He rose and noticed for the first time that he was attired in extravagant clothing. “This must be it? May be I should ask someone if someone is here.” He said to himself and took a few steps when he saw a silhouette of a person from a distance. He approached the person, it was woman and not just any woman but the most beautiful woman that he had ever seen. She was well built, smelled like rose and seductively attired i.e., scantly clad. He asked her where he was and she replied, “You are in heaven, master.” She came closer and placed her hand on his shoulder. “Where are the others?” He inquired, to which she replied, “All of us are here for your pleasure master.” And the next instant a whole group of women was visible on the other side of the wall, one more beautiful than the other. He was somewhat taken aback but further inquired, “I mean other people from Earth.” “Aren’t you Glad that you have us. How shall I please thee today?” she replied. He was almost speechless and as she proceeded to give him a hug, he told her to stay back and she obliged to his command. He felt disoriented. He remembered hearing about such visions of heaven from the time when he was a teenager and people in his mosque still talked about visions of heaven in such explicit details and now that he was actually in heaven he felt as if something is not right. He proceeded to the hallway he came across the group of women that he had seen through the wall, scattered here and there. They were similarly attired in came in all colors and hues. He inquired about other people but they never really answered his question and so a seductive smile was usually their answer; then he asked one of them, “How many of you are there?” and she replied. “72 of course master. All virgins!”

Many days passed, he tried to make conversation with these women but it seemed that it was not possible to have a conversation with them since they could not answer most of his questions and just smiled like Barbie dolls when they did not have an answer. All that the women did was to be in their stations all day long and would be ready for any types of physical intimacy that he desired but he was not really interested in that so he never asked anyone. There were lush gardens and wonderful creatures but it did not feel right. He longed for closeness with God. He forbade all the virgins to come near him and spent most of his time in one of the rooms contemplating the meaning of life and the rewards and blessings that God had given him while he was alive. He repented until one night he realized what he had done wrong in his life. That night he prayed and asked Allah for forgiveness, he made a promise to himself that he will stop worshiping houris, heaven, his Sheikhs etc and start worshiping Allah – the most Gracious, the most Merciful. For the first time in many weeks he fell asleep.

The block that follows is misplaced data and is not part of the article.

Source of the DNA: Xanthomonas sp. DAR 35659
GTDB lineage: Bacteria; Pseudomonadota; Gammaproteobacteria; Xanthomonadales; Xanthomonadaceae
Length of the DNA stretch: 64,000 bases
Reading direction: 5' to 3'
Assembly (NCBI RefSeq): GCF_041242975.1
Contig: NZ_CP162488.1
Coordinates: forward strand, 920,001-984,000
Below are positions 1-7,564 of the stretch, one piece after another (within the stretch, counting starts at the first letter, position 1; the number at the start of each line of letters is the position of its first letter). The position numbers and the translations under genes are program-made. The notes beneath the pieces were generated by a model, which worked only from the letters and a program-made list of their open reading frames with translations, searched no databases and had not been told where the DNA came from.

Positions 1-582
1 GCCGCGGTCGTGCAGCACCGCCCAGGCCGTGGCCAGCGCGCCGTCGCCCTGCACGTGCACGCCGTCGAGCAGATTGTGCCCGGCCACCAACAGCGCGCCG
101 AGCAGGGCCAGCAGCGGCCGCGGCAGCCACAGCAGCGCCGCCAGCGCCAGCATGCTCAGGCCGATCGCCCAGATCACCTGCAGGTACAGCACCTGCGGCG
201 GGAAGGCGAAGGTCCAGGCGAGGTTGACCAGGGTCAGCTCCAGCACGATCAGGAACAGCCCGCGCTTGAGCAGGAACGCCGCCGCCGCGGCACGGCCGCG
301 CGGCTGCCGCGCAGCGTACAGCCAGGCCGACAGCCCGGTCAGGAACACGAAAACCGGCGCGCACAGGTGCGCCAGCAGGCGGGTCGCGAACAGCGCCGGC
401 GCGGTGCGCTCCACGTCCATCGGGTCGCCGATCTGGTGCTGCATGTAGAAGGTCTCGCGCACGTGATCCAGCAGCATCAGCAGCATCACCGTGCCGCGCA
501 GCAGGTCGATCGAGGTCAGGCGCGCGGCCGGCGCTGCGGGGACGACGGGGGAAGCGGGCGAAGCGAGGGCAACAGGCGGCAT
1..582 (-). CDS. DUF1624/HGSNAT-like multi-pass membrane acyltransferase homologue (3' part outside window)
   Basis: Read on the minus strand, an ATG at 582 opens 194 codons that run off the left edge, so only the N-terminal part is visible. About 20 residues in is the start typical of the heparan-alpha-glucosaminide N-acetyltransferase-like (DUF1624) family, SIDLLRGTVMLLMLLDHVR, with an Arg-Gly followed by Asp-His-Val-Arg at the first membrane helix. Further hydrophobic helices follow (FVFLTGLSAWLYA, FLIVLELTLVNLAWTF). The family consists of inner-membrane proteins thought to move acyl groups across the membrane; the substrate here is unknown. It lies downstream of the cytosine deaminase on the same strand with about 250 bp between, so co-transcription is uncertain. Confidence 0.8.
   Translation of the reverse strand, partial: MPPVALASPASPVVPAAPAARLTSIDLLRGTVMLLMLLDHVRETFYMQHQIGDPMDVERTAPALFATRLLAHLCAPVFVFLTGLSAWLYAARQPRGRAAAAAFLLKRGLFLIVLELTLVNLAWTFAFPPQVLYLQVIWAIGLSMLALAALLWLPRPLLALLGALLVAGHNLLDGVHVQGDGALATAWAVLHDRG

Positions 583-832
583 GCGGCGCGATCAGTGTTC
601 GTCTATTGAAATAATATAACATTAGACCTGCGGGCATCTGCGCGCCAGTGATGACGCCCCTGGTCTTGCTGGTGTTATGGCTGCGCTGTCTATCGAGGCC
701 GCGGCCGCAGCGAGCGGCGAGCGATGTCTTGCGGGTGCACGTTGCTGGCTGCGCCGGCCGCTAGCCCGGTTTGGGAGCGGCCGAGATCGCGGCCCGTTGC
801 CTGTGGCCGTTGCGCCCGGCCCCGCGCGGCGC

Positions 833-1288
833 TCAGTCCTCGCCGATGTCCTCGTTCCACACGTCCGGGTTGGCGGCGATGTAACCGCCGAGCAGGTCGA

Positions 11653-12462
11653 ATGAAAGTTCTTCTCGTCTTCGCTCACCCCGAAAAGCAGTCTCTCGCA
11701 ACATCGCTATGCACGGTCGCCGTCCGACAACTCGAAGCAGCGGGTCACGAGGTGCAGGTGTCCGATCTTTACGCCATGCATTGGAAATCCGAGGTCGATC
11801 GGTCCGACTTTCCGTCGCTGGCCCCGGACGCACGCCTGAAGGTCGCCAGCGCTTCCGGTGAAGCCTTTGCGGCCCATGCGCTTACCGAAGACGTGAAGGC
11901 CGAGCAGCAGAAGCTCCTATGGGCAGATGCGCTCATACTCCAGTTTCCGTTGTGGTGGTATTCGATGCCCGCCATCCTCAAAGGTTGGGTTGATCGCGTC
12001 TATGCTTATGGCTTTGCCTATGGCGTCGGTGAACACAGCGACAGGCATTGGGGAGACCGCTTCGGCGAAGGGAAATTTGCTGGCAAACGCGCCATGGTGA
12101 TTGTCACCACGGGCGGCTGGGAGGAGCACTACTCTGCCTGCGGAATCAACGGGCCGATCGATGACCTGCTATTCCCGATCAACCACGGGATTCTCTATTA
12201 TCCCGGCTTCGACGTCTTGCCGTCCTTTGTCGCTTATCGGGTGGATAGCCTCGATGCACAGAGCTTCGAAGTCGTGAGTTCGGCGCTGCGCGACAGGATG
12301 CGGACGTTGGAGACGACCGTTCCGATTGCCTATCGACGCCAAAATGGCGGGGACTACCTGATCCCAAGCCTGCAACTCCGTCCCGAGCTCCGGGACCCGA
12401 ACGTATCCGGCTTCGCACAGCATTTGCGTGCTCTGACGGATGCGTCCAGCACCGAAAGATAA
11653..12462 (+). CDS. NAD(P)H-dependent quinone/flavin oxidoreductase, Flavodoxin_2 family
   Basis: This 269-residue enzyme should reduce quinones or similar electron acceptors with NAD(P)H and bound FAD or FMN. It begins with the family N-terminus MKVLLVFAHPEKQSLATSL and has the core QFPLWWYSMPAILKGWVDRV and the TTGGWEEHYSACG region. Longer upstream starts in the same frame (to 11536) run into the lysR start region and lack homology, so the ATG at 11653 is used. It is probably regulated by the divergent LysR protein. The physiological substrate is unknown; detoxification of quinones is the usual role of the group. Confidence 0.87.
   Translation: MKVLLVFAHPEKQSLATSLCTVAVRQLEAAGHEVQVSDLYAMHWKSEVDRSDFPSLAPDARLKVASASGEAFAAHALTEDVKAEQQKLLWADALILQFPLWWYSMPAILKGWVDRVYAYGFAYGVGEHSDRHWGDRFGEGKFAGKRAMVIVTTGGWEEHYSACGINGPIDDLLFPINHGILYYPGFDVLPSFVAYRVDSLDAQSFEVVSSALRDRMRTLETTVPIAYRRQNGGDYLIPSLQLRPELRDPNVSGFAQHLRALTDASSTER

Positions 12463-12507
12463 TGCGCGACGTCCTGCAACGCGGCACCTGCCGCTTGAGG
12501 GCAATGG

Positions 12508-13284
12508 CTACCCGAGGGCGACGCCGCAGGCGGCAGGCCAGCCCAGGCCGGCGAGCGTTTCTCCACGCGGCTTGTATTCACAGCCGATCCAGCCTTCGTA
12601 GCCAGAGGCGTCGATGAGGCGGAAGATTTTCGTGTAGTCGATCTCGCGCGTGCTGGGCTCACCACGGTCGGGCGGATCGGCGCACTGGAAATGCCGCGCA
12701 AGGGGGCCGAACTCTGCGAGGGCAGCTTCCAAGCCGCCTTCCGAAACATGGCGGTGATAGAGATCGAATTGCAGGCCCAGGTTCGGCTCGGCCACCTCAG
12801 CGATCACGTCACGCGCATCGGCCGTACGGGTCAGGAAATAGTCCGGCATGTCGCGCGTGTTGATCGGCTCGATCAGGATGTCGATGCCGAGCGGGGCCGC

“Akbar, can you hear us?” He hared someone calling his name. “Where am I?” He asked. You are in the neuro-cal room. “How long has it been, how long was I out?” He seemed somewhat confused. Then someone replied, “What do u mean, I am guessing that you plugged yourself into the machine right around midnight, so it must have been just five hours I suppose.”

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“the mullah’s Paradise is eating and sleeping and singing,
the lover’s Paradise is the contemplation of Being.”

– Muhammad Iqbal in Javed Nama





I K Gujral and Allama Iqbal

7 10 2007

Here is an interesting fact related to Allama Iqbal, when the All India Iqbal Birth Centenary Committee was form in 1973 its Vice-Chairman was Inder Kumar Gujral who would later become the Prime Minister of India. This also shows that one must rise above our narrow communal worldviews to appreciate people like Iqbal and Tagore.